New Zealand isn't a very big country at all. We boast of a relatively small population of 4.47 million.
It's a beautiful country. The sort of place that has scenery photographers win prizes for photographing. Scenery that never gets old no matter how many times you see it. Inhabitants that are really friendly and laid back and easygoing (barefeet in the supermarket, anyone?!). Native birds that can sing really beautifully (and eat the rubber off your car while it's parked in a ski field carpark- I'm looking at you, kea!). A tourist destination.
A lot of people in other parts of the world don't know much about New Zealand. Fair enough. I mean, we're only a tiny little collection of islands at the bottom of the planet!
But I think you should know some things about New Zealand. Yes we're tiny but we've done some awesome things!! In my opinion anyway. :P Allow me to educate you on my homeland.
Sir Peter Jackson (maker of the Lord of the Rings movies) is from our country.
Sir Ernest Rutherford (the first guy to split the atom) hailed from New Zealand.
We've produced lots of famous rugby players. Dan Carter, Richie McCaw, Jonah Lomu and Sonny Bill Williams to name a couple.
The pop singer Lorde is from New Zealand.Sir Edmund Hillary (famously scaled Mt Everest) is from New Zealand.
Jean Batten, who flew from England to New Zealand in 1936 and broke a bunch of long distance flying records was from here.
New Zealand invented the pavlova.
I could go on and on.. but you probably don't want to read any more of those, do you? Okay, cool. Well, let's continue.
I'm going to teach you about basic New Zealand geography.
In the above map (click on it to zoom in if it's not big enough) the highlighted region is Wellington. Wellington is our capital. It's where the government has Parliament meetings (in a special building called the Beehive).
The blue circle marks the city of Auckland. That's the largest city in our country with 1.377 million inhabitants. That's a large percentage of the population of our entire country.
The red circle marks Christchurch. It's the biggest city in the South Island and also happens to be my home town. Here's another map that shows it a bit better.
I love the fact that I live in a city that bears the name of Jesus! :)
Alright, now you know a bit about the locations of our three biggest cities, it's time for something else.
People who live in New Zealand are known as Kiwis. This is because our national animal is the Kiwi bird. This is the Kiwi.
How cute is that?! :)
Kiwis are nocturnal (they only come out at night) and have a long beak. They are flightless birds (fun fact - our Air Force symbol is the Kiwi - a flightless bird! How ironic is that?!) and are quite small. If you want to find out more about them go here.
It's important not to confuse Kiwi people with Kiwi birds or Kiwifruit. This is kiwifruit, just in case you didn't know.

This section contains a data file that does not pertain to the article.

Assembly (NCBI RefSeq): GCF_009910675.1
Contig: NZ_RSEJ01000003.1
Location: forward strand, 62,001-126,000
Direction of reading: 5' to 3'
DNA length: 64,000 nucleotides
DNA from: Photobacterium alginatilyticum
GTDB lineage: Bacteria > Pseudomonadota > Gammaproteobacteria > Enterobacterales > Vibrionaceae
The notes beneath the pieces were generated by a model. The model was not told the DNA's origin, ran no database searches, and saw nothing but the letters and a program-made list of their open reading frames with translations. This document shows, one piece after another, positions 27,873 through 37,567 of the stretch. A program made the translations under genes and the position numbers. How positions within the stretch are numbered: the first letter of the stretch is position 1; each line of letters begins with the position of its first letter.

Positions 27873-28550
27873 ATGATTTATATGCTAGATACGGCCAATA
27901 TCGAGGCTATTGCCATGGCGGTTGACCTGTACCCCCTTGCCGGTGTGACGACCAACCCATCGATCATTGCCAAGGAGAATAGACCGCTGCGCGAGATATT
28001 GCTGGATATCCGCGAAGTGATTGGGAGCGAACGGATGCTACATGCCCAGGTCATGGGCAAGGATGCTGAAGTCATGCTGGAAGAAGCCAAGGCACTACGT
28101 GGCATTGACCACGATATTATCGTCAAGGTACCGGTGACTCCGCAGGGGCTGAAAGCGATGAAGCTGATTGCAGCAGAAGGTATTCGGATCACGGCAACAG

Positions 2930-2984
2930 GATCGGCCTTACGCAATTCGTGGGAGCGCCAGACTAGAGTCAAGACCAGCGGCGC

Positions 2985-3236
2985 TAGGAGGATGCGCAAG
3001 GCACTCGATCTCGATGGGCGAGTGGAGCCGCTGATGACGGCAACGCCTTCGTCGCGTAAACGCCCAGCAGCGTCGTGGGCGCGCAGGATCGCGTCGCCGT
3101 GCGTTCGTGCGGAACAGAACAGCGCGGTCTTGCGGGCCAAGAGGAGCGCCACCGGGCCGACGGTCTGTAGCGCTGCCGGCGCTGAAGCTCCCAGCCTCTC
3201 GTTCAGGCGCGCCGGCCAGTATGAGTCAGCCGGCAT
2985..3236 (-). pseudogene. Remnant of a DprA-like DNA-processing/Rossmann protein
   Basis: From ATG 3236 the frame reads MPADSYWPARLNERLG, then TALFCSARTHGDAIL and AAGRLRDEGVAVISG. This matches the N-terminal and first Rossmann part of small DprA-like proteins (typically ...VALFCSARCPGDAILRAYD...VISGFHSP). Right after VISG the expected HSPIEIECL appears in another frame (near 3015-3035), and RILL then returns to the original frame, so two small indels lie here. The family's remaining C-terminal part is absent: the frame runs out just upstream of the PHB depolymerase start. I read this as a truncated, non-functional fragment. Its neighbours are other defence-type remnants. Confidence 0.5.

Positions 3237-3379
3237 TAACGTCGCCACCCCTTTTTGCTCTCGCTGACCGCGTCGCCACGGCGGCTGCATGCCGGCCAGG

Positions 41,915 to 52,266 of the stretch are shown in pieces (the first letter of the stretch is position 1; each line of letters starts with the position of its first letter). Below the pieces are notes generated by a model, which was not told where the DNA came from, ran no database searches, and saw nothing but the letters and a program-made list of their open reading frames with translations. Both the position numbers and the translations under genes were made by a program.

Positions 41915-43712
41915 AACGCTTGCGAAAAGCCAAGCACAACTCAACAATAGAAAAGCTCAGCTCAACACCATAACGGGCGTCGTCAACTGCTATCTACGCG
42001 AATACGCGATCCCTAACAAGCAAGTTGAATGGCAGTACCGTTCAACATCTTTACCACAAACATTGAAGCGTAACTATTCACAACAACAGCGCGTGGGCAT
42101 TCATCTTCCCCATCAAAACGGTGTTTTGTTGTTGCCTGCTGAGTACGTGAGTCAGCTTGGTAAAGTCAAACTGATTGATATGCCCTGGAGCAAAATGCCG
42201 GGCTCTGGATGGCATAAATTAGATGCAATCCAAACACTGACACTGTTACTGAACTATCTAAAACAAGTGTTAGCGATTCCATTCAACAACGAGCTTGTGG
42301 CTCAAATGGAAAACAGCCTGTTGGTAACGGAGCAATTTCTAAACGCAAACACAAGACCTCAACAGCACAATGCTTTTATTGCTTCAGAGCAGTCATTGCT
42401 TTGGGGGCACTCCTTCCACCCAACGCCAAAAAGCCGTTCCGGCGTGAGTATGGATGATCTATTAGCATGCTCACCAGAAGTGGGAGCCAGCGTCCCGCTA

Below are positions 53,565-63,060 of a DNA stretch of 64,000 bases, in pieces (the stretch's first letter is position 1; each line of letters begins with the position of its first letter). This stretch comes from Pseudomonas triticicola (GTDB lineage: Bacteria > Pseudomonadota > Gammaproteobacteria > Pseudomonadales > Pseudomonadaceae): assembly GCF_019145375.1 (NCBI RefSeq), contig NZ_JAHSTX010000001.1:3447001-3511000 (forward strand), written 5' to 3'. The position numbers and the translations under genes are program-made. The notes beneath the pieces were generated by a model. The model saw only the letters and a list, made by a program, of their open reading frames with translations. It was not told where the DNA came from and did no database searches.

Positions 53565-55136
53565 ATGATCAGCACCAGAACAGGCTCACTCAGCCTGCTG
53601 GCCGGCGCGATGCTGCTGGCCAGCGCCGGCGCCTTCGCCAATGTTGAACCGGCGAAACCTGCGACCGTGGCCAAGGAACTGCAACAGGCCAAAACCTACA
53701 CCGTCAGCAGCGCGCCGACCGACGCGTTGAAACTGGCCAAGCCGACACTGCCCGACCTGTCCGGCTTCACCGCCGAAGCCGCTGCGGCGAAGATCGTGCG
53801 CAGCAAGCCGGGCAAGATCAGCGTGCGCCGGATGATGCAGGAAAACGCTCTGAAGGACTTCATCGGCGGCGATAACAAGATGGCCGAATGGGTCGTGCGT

This lovely gentleman who I discovered on YouTube is going to teach you about some of the phrases we use. Now bear in mind that a lot of these are more commonly found up North (Auckland etc) - us South Islanders tend to speak a bit more Englishly. I think this is because most of the Maori (indigenous people) were from up North and their accents are more of the stereotypical Kiwi accents so they infilitrated the Kiwi accent! Whereas Christchurch was settled by the English and I reckon that the average Christchurch person doesn't speak like the guy in the video. Anyway. Just watch it for yourself.
Also we do not call lunch 'supper'. Lunch is 'lunch'. The evening meal is 'tea'.
I have some American friends and they confuse me with their terms for baked goods. Especially scones, biscuits and muffins. Let me inform you about the correct terms for these baked goods.
These are scones.
These are biscuits. In New Zealand we don't really do 'cookies'. Biscuits are flat (often hard-ish - although soft biscuits like shortbread definitely exist) sweet baked goods.
These are muffins. Blueberry muffins to be exact. Muffins are very similar to cupcakes. They are often savoury although you can definitely make sweet muffins. They wouldn't normally be iced (the New Zealand term for frosting is icing) although sometimes you find like glazes or something on muffins. Muffins are amazing. Especially hot out of the oven. Mmm.
So there you go!! Your basic guide to lots of random New Zealand things.
New Zealand is an awesome place. I've travelled over most of the South Island and a bit of the North Island and I can inform you that it's a beautiful place with friendly people. If you come, make sure you travel south to Christchurch!
Sweet as. ;)
PS. A massive HAPPY BIRTHDAY to my wonderful Mum who is a year older tomorrow! Have an amazing birthday and an incredible year. :) I love you.